I really have mixed emotions about Elmore Leonard's work. I like his Westerns a lot, and I enjoy his crime novels, too, but they frustrate me because the plots meander around so much. I guess I'm just too much of a plot guy. But several years ago I read and liked his novel THE HOT KID, about U.S. Marshal Carl Webster, which was set during the Thirties in
. So when I came across Leonard's collection COMFORT TO THE ENEMY, which also features Webster, I thought I'd give it a try, and I'm glad I did. Oklahoma
There are two short stories, "Showdown at Checotah" and "Louly and Pretty Boy", which fill in more of the background concerning Carl Webster, and then the title novella, "Comfort to the Enemy", which is more of a novel as far as I'm concerned. (I don't agree with people who claim that anything less than 70,000 words is a novella, but that doesn't really have anything to do with the subject at hand.) Whatever you call it, "Comfort to the Enemy" is a really fine story, one of my favorites by Leonard. Set during World War II, it finds Carl Webster investigating the murder of a prisoner in a POW camp full of Germans. The plot is actually pretty straightforward, although Leonard does manage to work in some gangsters and Nazi saboteurs. The whole thing generates a considerable amount of suspense by the end.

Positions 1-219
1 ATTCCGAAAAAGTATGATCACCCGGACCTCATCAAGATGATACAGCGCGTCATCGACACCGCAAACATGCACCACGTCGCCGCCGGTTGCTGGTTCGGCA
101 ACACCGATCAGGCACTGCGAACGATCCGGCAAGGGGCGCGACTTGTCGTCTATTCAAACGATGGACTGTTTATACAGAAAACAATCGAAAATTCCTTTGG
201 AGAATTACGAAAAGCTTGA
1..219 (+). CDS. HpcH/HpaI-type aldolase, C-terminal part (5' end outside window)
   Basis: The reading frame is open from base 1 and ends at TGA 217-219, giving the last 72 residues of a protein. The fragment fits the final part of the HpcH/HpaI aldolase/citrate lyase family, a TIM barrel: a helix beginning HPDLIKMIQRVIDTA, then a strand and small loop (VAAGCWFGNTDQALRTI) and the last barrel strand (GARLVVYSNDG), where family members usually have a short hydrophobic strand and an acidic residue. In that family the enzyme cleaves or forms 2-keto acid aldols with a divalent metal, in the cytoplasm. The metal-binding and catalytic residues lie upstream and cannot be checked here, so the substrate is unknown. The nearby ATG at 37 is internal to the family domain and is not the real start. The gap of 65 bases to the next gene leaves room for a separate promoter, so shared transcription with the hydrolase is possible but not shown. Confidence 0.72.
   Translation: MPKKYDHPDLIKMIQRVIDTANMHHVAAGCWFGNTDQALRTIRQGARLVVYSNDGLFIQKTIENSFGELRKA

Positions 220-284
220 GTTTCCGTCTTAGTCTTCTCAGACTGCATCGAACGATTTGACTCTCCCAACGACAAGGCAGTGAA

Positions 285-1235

There's another Carl Webster novel, UP IN HONEY'S ROOM, that I haven't read yet. I have a hunch that I'll be reading it soon, as much as I enjoyed COMFORT TO THE ENEMY.